Unlike working as a patent attorney, it is not necessary to have an undergraduate or postgraduate degree in a STEM subject to become a trade mark attorney. Similarly, you do not need to have a law degree. Melanie Stevenson, a Chartered and European Trade Mark Attorney with Carpmaels & Ransford, studied French and Spanish and feels the role appealed to her transferable skills as a linguist such the ability to be analytical and look at language differently to others. In fact, many trade mark attorneys have a background in modern languages or history, as well as a variety of other arts subjects, for this reason.

Alongside these key transferable academic skills, a trade mark attorney is also:

  • An excellent written & verbal communicator – you will need to draft complex legal and technical submissions, offer clients concise commercial advice based on complicated areas of the law and argue persuasively.
  • Highly organised – you will be driven by deadlines and working under pressure when receiving clients’ instructions.
  • Commercially & globally minded – an understanding of varied business practices and wider commercial and global influences is essential.
  • A keen reader – you will need to stay up to date on IP law and practice, as well as marketing trends, as both are constantly changing.

In terms of formal training and qualifications, it is necessary to complete two courses before qualifying as a trade mark attorney, as well as at least two years’ relevant work experience. The first requirement is a part-time law course (offered by Queen Mary University London or Bournemouth University), providing a general grounding in English law plus a more detailed training in the specific areas of UK and EU trade mark, copyright and design law. The second is a practice course with Nottingham Law School, concentrating on the skills necessary for day to day practice, including advocacy, basic litigation and client meetings. Read more about post-graduate IP courses here.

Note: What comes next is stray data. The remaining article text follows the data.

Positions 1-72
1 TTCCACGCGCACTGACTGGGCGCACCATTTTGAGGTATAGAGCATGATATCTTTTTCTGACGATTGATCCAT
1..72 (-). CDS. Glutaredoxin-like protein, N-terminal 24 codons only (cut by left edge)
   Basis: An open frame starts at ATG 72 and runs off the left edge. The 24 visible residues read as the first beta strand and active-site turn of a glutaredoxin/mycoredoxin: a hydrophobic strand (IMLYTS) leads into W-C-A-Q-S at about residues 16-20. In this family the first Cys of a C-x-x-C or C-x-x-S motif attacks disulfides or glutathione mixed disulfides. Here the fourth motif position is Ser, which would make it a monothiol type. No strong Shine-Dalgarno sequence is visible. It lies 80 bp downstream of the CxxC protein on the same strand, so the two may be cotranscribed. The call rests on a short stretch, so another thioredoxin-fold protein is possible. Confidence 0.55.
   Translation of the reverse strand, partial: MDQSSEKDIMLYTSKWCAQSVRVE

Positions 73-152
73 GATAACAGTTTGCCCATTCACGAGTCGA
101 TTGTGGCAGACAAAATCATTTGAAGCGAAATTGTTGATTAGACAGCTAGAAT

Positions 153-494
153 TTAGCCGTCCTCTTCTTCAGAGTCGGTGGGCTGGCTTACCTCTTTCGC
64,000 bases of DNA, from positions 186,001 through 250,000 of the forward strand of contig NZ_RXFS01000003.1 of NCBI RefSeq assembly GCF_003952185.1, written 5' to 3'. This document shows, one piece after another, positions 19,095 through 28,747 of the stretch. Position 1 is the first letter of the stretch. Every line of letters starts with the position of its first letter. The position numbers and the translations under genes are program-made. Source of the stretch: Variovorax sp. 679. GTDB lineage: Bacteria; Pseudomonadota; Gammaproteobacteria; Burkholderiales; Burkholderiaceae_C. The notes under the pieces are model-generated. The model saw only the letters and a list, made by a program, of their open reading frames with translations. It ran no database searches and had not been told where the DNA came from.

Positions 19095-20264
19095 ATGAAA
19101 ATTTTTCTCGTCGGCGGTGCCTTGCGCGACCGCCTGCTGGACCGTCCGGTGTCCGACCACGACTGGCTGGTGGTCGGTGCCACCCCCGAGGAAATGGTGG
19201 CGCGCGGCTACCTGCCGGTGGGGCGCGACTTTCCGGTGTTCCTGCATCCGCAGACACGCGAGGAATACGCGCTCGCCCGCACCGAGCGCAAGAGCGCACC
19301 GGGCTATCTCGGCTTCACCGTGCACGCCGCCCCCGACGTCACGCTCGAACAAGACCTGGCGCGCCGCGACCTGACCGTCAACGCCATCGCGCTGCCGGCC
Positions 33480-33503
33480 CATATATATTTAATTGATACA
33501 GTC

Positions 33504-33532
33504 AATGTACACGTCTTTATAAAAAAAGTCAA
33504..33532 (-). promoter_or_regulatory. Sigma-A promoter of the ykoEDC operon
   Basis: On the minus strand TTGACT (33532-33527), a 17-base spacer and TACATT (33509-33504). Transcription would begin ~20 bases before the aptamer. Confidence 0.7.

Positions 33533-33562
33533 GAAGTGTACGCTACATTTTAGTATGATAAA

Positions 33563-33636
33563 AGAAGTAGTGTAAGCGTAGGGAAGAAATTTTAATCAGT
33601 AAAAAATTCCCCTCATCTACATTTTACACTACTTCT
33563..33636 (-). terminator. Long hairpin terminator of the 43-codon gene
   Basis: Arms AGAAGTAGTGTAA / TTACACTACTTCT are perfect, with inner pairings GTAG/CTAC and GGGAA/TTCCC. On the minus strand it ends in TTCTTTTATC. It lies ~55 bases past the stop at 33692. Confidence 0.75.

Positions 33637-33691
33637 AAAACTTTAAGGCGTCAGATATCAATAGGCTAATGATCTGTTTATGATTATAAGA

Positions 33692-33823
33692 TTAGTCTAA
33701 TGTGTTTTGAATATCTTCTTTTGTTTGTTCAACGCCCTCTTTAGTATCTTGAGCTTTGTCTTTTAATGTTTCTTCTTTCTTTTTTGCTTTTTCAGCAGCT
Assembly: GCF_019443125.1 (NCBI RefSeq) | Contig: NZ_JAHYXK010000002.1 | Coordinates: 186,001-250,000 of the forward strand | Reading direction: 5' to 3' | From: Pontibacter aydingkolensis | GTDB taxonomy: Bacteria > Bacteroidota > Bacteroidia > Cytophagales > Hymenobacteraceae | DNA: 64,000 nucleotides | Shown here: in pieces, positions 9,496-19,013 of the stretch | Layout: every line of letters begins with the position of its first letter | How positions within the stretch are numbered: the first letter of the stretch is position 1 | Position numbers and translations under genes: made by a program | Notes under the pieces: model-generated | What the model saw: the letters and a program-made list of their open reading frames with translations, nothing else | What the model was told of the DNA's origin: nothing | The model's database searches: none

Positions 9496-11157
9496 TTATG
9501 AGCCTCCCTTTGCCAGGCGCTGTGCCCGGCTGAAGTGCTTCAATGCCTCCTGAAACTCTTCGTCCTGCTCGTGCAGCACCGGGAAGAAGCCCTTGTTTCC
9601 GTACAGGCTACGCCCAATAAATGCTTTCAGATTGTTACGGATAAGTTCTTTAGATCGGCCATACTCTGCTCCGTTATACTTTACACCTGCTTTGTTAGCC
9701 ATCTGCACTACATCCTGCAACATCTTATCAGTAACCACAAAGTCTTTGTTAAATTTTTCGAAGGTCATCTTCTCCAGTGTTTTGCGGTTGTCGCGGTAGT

CITMA, the Chartered Institute of Trade Mark Attorneys, offer full details of the routes into qualifications on their website, together with a prospective time-frame for training.

So…why work as a trade mark attorney?

Rachel Conroy, a Partner and Trade Mark Attorney with Boult Wade Tennant, offers the perfect summary: “if you are looking for an interesting, commercially-focused career, then the role of a Trade Mark Attorney could be for you”. For those hoping to test and challenge their analytical, linguistic and persuasive skills whilst working with a wide variety of clients from all areas of business and commerce, working as a Trade Mark Attorney could be the ideal IP career decision and solution.

A collaborative article, thanks to contributions from Claire Birro & Dr Alicia Inastone (Cleveland Scott York), Rachel Conroy (Boult Wade Tennant), Louise Foster (AA Thornton), Katie Goulding (HGF), Jennifer Heath (D Young & Co.), Harry Rowe (Mathys & Squire) and Melanie Stevenson (Carpmaels & Ransford).